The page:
The view from East Lawrence

Dave Loewenstein, community murals and living democracy

Browsing the artwork in Dave Loewenstein’s online shop, I was delighted by this lovely image of the view from East Lawrence, the city in Kansas where he has lived and worked for 30 years. It’s a gentle tribute to one of my favourite works, Saul Steinberg’s ‘View of the World from 9th Avenue’ (1976), but it’s also a reminder that community art is always rooted in specificities—place, history, relationships. It’s one of the reasons I stick to the term, in preference to any of those that have been minted to replace it. 

Dave is a community artist in that same sense, rooted in his home and, with that knowledge of belonging, able to work with other communities, of place, experience or culture, elsewhere. Often the result is a mural, but it has taken other forms too. The common thread is that the art connects an actual community, understanding that it is also porous, shifting and even temporary. It expresses shared hopes, feelings and fears, common identities and bonds, a vision of reality and the sense a community makes of its experience. And, in making those intangible things visible in public space, it naturally brings debate, within and between communities, contributing to the essential democratic process of conversation.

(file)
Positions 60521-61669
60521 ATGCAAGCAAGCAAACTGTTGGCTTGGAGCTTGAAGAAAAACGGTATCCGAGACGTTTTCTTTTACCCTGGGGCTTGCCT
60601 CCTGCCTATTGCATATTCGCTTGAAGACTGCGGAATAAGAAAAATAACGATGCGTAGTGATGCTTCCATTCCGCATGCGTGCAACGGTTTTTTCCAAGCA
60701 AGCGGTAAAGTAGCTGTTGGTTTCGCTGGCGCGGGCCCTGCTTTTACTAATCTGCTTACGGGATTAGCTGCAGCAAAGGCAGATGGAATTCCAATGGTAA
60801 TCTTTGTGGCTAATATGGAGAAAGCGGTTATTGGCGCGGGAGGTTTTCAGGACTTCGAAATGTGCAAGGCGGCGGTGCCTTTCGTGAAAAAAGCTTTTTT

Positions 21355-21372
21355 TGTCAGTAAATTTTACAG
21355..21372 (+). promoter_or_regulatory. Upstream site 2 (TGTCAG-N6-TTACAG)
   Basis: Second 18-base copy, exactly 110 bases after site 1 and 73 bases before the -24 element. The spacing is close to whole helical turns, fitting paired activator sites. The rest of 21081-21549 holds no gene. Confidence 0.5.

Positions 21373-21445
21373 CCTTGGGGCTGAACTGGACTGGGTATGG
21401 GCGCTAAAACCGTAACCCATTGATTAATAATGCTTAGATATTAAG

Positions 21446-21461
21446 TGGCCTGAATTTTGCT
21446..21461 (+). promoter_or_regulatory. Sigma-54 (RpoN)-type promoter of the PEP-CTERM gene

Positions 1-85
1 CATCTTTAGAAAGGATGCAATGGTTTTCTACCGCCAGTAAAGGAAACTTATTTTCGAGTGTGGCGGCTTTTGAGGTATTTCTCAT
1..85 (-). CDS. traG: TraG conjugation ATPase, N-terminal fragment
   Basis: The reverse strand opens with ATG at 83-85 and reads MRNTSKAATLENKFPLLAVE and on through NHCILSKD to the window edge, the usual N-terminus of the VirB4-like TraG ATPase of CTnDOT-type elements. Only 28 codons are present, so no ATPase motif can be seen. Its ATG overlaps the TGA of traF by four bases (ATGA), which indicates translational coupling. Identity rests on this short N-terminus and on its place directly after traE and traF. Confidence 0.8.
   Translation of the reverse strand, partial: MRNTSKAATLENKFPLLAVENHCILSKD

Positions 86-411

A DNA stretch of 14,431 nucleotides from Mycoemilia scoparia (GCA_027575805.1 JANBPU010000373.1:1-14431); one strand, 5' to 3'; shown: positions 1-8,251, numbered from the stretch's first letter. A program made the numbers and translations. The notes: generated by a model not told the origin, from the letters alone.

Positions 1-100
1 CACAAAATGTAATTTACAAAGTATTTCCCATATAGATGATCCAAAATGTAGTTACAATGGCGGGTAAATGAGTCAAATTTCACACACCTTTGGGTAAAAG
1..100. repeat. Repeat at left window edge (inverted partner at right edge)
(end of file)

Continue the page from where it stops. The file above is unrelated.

It’s a mistake to think that democracy is about votes and legislatures. They are the tip of an iceberg, onto which some people are quick to plant a flag of ownership. But the real, unseen body of democracy is composed of human relations, lived and enacted by communities at local level. It is the quality of these relations that determines whether democracy is strong or even possible. Autocratic regimes can deliver the illusion of democracy, organising and winning elections that seem to give their leaders legitimacy. But when the fabric of everyday relations has been worn thin by public lies, gerrymandering, media control and hate speech there is nothing below, nothing real. The erosion of democratic life is happening across the world, and not only in the usual places. In Britain, India and the United States, places which have long made democracy the foundation of law and identity, the fabric is fraying. In places it is visibly tearing.

That’s one reason why the work of community artists like Dave Loewenstein is so important. Below the radar of politicians and art critics alike, it sustains the practice of democracy on the ground, in actual places, with actual communities. In times like these, community art’s virtues of civility, honesty, trust and tolerance are unfashionable, but they are also a form of lived resistance to a politics that fosters polarisation and division in pursuit of power. 

To learn more about Dave Loewenstein’s work, please –